From: Barry Caplan (email@example.com)
Date: Thu Oct 10 2002 - 20:40:47 EDT
This is a fair question. Why is jargon useful? It serves to define a group and a concept. the best jargon is memorable, short in name, easy to write, catchy in sound to the ear, and universally able to be written. It helps a lot if the term is not already overridden by another group.
i18n and l10n both meet all of these criteria, as do "lan" and "yahoo!" and "google". In this respect, jargon can become a brand.
What is really interesting to me is that the criteria we have as common lore about *why* abbreviations were needed (too long to write and type and too much of a tongue twister) apparently never occurred to other professions that also use "internationalization" and "localization" as key terms.
I think it is the ability to separate what we mean from what others mean that is an important value of the jargon. Especially since it is not always clear in context which is which, and also especially since "globalization" has extremely negative connotations in the popular collective mind.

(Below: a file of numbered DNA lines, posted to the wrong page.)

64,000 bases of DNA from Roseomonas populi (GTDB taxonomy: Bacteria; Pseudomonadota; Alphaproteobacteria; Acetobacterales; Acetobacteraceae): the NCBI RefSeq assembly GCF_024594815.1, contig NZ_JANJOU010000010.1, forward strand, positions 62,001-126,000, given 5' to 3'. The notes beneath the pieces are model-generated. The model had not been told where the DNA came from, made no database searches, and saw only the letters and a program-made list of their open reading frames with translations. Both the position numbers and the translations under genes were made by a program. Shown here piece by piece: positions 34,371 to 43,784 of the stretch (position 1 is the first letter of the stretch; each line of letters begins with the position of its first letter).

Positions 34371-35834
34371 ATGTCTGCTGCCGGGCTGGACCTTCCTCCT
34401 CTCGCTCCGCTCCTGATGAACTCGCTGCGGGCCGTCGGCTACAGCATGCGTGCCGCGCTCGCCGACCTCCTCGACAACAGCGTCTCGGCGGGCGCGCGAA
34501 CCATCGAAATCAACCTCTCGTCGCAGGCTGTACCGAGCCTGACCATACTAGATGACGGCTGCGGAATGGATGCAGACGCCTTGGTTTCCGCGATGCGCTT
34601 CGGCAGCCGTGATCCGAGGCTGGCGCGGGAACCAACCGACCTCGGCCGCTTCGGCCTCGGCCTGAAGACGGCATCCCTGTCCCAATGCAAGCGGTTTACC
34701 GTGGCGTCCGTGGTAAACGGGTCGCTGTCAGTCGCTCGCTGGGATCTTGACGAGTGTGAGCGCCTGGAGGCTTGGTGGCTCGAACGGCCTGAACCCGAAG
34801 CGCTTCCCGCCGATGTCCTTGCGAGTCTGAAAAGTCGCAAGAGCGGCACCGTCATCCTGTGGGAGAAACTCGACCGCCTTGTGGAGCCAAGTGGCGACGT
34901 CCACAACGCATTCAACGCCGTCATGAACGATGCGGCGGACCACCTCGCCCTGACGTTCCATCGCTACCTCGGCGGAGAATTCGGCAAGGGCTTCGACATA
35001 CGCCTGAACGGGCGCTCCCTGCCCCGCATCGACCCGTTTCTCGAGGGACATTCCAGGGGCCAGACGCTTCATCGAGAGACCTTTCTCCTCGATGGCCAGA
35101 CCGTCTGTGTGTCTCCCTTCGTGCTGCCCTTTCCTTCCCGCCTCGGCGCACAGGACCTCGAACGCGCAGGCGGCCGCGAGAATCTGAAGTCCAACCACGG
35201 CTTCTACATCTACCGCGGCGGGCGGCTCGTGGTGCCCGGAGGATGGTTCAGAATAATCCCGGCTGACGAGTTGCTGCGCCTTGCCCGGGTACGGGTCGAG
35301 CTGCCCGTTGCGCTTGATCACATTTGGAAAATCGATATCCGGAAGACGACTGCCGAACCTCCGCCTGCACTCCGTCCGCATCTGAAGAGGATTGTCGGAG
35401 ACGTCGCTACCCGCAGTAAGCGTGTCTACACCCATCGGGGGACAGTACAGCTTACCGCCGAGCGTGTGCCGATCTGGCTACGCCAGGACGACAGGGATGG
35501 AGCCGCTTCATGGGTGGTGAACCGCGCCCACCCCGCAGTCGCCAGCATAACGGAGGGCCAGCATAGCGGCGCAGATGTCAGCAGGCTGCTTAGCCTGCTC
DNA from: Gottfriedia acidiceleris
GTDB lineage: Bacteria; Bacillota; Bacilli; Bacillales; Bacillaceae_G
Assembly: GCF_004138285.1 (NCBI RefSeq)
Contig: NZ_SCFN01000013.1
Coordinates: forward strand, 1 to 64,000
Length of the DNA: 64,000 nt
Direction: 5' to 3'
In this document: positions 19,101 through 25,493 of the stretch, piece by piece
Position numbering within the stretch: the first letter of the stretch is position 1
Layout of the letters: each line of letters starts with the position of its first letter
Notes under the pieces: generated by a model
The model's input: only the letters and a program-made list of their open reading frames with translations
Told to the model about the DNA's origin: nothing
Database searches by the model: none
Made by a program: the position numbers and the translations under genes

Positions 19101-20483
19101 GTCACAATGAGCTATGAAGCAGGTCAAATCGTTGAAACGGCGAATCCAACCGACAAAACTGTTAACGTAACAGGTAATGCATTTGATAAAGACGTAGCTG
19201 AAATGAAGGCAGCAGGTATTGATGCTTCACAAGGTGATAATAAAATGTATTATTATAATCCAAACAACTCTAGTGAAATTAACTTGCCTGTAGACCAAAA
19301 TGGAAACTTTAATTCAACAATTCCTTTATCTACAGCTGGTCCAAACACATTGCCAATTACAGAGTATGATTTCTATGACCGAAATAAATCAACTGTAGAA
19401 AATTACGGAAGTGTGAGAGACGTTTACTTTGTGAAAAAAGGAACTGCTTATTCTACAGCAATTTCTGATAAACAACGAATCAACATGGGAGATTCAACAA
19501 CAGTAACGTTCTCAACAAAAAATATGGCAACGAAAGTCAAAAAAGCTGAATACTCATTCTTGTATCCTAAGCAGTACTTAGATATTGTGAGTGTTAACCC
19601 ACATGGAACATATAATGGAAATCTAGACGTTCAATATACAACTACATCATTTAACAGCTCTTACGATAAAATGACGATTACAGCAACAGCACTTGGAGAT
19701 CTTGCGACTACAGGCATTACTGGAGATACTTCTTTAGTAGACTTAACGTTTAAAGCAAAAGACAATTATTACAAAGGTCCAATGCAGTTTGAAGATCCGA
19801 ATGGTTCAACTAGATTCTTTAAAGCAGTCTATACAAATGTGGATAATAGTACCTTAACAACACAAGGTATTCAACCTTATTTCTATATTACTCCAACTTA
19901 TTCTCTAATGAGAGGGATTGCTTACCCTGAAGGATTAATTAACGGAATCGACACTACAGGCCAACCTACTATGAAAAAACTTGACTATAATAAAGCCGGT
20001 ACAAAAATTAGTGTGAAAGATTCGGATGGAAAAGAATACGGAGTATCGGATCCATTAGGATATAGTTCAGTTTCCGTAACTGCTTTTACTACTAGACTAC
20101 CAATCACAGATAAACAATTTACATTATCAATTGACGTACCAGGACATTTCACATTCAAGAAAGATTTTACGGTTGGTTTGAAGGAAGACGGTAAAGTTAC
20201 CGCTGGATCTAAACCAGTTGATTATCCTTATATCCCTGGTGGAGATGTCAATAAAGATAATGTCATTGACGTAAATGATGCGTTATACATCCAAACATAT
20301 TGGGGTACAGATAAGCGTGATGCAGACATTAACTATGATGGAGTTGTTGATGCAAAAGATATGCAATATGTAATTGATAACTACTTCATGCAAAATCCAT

At 05:12 PM 10/10/2002 -0700, Kenneth Whistler wrote:
>> W0e n3r u2d t1e g1d-a3l, g3y a1d o5e a10n "i18n", h5r!
>What I don't understand, since these a10n's are in such
>widespread use among programmers and character encoders,
>is why they don't use h9l, as in i12n, lan, and gbn?
>BTW, these aan's are not only o5e, they are also o4e, but
>unfortunately, not o6e in use.
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